Thomas E Enebo edited this page Jan 19, 2017 · 1 revision


This explains the plans for our deoptimization strategy in IR.

Full Build (IR0)

When we compile (JIT) we make a full build also referred to as IR0. This generates IR instructions and then runs a set of conservative compiler passes. We know this is always a basic and safe level of optimization we can return to if we try a speculative optimization and that optimization fails.

Speculative Optimizations

We are developing a profiler which will keep track of how code is called. Primarily, for now, this will be to look for callsites which are monomorphic. When we discover a callsite WE THINK is monomorphic we will run speculative optimization(s) on it:

  • inline the call (and it's block if it is provided to the call)
  • specialize on numeric type (long, double from Ruby numeric types)

These optimizations might fail and we need to detect that. When we see an assumption fail we will fall back to IR0 at the same semantic point that we are in with the optimized version of the code. For example:

JIT           Full Build (IR0)
optimized     unoptimized
instr1        instra
instr2        instrb
...           ...
instrn   ->   instrm
...           ...
instrz        instrz

So, at instrn we fail a guard we know at that point we need to resume at instrm. In order to do this we need to keep track of a few things:

  • which ipc do fall back to in IR0
  • all temp variable state
  • whether we eliminated something which needs to be restored (like dynscope)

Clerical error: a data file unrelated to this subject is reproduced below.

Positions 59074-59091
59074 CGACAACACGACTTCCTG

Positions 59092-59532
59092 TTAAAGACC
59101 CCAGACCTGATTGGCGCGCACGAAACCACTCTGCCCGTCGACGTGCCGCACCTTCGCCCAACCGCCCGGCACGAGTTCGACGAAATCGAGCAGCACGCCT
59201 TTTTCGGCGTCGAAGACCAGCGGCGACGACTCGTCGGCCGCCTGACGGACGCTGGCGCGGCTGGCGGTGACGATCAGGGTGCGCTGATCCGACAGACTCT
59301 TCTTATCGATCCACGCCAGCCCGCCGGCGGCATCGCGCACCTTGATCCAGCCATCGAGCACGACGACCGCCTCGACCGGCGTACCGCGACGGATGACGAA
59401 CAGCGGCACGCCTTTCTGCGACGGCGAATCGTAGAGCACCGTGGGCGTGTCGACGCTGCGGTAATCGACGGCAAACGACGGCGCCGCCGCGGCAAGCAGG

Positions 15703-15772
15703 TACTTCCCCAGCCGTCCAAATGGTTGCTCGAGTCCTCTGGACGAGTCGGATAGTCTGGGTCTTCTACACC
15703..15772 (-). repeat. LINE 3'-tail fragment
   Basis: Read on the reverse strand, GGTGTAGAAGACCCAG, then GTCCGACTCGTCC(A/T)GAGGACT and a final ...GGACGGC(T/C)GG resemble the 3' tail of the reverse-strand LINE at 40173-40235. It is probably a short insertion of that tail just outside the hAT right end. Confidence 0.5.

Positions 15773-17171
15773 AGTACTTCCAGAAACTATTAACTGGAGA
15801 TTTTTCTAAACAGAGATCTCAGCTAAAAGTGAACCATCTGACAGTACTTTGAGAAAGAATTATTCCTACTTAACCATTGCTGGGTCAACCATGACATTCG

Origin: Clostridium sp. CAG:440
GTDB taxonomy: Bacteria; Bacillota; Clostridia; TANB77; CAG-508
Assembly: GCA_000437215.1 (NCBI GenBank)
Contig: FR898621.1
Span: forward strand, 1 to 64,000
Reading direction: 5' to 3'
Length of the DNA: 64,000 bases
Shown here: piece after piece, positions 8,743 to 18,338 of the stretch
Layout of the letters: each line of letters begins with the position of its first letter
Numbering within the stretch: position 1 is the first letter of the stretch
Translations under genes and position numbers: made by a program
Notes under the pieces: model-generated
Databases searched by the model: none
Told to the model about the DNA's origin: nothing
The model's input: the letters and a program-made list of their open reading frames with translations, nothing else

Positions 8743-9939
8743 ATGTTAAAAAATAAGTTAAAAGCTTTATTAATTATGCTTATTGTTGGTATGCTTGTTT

On Guards and Dumping State

Let's say we inline a method. We add a guard instr which will contain the IPC of where the original callsite was.

The guard itself will throw an exception when it fails and in the JITd method it would look something like:

try {
catch (DeoptimizationException e) {
  // dump state...

Dumping State is actually just dump all the jvm locals associated with IR temporary variables. We will maintain a list of locals to temps in IR. The one wrinkle to this try/catch is that if we have any ensure logic which is supposed to happen because the method is exiting...we need to not call that since we are transferring control to another version of this method.

Temporary Variable Map

Super important IR design assumption: We will never reuse temps so that we can always remap them back when we deopt. So regardless of how many passes we apply we will always end up being able to remap back to originals.

Another aspect of this map the JVM locals will know which temps existed after the last pass was run. It will not know the values for any temps which might have been eliminated by a compiler pass. Because of this we need to maintain a list of all temps and their deleted values.

Restoring extra state

DynamicScope can get eliminated. In this case we will need to restore the scope and know which temp variables were which LocalVariables. Fortunately, IR creates special temps for this which allows us to fish out the var it was used for.

Immediate Issues vs Longer Issues

We need to write:

  • guard instr
  • catch deopt and contend with ensure/finally
  • jvm local dumper
  • jvm to local temp map

We may need sooner than later:

  • deleted temp info

And later still:

  • restore dynscope

At this point, we only remove dynscope during a conservative pass and some of our passes cannot run on scopes repeatedly (although this is not desired behavior). It is possible we delete instr somehow in our CFGInliner and in our Unboxing pass. If so then we need to record deleted temps.

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